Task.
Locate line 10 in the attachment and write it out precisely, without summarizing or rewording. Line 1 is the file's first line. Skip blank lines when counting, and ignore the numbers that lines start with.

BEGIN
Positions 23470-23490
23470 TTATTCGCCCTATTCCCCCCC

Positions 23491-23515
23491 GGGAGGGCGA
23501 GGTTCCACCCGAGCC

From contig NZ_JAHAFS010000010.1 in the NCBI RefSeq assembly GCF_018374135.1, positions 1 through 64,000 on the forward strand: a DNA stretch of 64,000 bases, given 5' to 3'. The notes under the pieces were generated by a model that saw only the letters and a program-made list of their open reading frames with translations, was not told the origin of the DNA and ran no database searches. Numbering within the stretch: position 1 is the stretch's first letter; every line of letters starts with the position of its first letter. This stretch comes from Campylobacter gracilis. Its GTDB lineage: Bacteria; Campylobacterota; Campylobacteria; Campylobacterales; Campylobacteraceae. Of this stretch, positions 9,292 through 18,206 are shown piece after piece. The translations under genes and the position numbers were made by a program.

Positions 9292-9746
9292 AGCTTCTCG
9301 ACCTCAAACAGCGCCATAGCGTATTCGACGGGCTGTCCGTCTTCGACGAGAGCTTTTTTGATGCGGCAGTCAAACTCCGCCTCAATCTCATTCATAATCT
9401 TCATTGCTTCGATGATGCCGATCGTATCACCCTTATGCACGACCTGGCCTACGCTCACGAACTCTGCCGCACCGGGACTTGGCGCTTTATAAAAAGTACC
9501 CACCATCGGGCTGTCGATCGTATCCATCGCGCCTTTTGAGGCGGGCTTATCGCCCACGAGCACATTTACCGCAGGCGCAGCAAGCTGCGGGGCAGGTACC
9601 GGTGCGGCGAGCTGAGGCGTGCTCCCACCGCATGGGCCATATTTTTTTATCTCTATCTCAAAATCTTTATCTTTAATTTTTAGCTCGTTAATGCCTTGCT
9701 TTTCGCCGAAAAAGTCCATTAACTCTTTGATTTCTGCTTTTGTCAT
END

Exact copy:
9401 TCATTGCTTCGATGATGCCGATCGTATCACCCTTATGCACGACCTGGCCTACGCTCACGAACTCTGCCGCACCGGGACTTGGCGCTTTATAAAAAGTACC